9. Calls for more actively sustained efforts for post-war reconstruction to be undertaken by the United Nations, so as to prevent new outbreaks of armed conflict, terrorism and lawlessness, with a continuous focus on the establishment of good governance and the rule of law;

  10. Calls on all governments and multilateral organisations to support efforts to achieve the immediate cessation of all forms of occupation, as well as to recognise formally the responsibility of all occupying forces to remedy all ills caused by occupation and to act according to international law;

  11. Encourages the Secretariats of the IPU and the United Nations to enhance the exchange of information, cooperation and coordination between the two institutions and among their Members;

  12. Calls on all countries to refrain from the unilateral use of force in the absence of a relevant United Nations Security Council resolution;

  13. Calls on parliaments to monitor closely the national implementation of all arms control, non-proliferation and disarmament treaties and United Nations resolutions, to engage in an exchange of information on best practices for such monitoring and to report back to the IPU Assembly on progress made;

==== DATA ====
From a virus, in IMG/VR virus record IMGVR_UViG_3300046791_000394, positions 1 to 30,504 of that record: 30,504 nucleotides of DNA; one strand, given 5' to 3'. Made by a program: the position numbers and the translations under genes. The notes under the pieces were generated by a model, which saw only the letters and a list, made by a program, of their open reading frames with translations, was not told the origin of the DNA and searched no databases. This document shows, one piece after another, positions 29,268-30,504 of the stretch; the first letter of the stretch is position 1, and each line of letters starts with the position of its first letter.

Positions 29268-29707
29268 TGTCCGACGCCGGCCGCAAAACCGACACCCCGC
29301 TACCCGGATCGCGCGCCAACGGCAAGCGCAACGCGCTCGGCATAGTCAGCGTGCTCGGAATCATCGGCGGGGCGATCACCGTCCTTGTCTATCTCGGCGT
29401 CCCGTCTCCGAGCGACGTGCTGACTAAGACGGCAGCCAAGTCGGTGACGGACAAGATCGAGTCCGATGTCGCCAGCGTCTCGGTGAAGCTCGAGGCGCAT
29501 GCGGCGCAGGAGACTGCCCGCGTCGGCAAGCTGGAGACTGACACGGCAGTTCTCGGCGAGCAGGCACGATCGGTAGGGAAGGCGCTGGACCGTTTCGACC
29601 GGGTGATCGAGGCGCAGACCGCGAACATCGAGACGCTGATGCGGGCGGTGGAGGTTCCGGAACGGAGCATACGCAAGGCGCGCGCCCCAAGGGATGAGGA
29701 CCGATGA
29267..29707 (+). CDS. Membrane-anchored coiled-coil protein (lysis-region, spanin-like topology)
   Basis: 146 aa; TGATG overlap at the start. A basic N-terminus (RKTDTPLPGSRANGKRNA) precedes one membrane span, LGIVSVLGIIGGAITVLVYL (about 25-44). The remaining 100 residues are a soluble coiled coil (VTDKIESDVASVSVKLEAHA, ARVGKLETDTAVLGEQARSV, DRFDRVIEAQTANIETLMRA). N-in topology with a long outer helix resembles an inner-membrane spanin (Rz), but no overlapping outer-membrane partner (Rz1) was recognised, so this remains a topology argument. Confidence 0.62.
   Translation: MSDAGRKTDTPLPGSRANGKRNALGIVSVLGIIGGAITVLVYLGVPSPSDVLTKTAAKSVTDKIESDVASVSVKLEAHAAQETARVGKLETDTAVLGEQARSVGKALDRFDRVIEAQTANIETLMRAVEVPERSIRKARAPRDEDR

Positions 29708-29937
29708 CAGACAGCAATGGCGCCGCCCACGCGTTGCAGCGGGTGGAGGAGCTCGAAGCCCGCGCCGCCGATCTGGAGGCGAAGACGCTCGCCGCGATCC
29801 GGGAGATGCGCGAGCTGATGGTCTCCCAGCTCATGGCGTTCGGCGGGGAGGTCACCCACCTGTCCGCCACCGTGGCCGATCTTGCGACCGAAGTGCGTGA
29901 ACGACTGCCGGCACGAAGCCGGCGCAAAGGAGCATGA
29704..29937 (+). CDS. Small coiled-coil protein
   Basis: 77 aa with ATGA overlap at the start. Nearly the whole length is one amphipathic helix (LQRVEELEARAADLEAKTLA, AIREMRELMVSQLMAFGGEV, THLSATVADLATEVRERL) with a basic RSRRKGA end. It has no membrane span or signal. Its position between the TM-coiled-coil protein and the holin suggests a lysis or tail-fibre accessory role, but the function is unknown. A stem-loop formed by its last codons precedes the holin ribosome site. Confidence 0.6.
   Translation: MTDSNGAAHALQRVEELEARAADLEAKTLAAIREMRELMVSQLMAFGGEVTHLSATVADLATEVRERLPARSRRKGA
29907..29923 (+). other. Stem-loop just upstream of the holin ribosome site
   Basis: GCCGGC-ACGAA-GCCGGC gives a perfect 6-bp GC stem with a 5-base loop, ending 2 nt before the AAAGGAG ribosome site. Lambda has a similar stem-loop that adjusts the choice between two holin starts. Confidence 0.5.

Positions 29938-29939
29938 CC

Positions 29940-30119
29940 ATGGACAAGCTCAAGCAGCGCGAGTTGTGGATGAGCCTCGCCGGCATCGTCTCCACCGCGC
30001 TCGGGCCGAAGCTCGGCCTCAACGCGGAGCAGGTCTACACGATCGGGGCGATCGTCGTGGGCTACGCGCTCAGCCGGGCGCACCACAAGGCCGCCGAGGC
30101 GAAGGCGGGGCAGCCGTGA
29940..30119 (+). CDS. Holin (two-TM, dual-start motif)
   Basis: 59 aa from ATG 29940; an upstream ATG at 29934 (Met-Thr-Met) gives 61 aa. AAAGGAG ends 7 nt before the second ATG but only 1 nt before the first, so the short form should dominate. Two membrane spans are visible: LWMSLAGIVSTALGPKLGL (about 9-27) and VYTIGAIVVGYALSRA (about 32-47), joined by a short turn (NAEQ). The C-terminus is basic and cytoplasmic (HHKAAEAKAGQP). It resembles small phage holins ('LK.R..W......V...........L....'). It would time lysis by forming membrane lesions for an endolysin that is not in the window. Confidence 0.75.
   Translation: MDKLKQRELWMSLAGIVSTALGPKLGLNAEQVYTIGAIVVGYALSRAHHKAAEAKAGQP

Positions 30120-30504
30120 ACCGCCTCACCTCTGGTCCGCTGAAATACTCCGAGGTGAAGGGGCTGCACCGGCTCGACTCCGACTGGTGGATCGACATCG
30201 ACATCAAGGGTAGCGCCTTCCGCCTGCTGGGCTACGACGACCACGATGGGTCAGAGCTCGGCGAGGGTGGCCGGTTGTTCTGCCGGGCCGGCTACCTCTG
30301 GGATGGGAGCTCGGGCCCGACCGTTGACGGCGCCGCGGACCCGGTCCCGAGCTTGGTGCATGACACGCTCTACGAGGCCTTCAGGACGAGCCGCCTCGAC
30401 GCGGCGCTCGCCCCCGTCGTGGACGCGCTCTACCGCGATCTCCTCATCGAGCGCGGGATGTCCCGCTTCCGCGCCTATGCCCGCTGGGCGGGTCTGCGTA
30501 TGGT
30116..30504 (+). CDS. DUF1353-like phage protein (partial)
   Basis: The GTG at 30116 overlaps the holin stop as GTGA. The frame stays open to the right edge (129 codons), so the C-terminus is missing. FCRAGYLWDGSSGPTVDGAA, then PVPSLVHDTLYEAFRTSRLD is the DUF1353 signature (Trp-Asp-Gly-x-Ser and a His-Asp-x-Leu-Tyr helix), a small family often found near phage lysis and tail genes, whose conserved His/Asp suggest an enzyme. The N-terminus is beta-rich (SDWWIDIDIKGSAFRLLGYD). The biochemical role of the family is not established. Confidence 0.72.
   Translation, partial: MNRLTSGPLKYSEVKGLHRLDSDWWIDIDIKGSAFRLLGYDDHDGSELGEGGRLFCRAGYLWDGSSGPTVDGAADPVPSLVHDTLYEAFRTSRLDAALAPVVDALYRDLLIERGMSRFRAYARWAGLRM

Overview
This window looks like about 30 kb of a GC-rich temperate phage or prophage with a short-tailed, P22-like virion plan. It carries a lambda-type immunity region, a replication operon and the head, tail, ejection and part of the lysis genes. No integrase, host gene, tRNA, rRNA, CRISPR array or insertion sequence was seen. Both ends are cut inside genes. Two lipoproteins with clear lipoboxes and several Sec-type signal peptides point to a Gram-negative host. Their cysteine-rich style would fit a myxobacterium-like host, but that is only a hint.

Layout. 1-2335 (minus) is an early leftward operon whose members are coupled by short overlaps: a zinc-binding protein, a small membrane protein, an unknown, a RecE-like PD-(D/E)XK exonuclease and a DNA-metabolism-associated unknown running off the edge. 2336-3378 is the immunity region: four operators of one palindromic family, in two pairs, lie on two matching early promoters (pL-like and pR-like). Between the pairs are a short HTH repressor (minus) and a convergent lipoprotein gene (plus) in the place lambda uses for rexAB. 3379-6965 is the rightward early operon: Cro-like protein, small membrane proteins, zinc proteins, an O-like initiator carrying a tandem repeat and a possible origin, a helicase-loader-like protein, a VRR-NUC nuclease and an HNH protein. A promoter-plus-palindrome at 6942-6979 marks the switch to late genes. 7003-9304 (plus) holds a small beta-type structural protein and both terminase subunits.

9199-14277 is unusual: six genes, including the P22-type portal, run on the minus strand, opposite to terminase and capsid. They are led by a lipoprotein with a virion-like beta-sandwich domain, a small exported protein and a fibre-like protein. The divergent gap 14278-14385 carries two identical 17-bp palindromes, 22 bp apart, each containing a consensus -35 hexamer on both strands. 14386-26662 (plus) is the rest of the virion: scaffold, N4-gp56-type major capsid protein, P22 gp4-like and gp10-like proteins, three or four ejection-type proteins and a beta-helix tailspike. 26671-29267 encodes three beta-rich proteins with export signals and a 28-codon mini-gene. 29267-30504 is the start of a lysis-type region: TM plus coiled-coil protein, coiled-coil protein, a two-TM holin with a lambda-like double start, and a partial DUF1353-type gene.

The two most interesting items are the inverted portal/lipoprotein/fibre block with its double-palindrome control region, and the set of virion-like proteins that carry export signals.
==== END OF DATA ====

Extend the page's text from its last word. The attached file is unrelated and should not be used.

14. Further calls for broader participation by States in the United Nations Register of Conventional Arms;

  15. Recommends that parliaments closely monitor the compatibility of the decisions of their respective executive branches on strategic doctrines, the build-up of armed forces and weapons research and development or production, with the United Nations Charter, generally accepted norms and principles of international law and valid international agreements;

  16. Encourages parliaments to adopt appropriate national legislation to control the export of armaments of all types, more particularly focusing on items relating to weapons of mass destruction, such as components and precursors;

  17. Urges the parliaments and governments of States which have not signed or ratified the CTBT to take all necessary measures to achieve its speedy entry into force;

  18. Insists on the need to strengthen further the BTWC, in particular to establish a legally binding mechanism for its verification;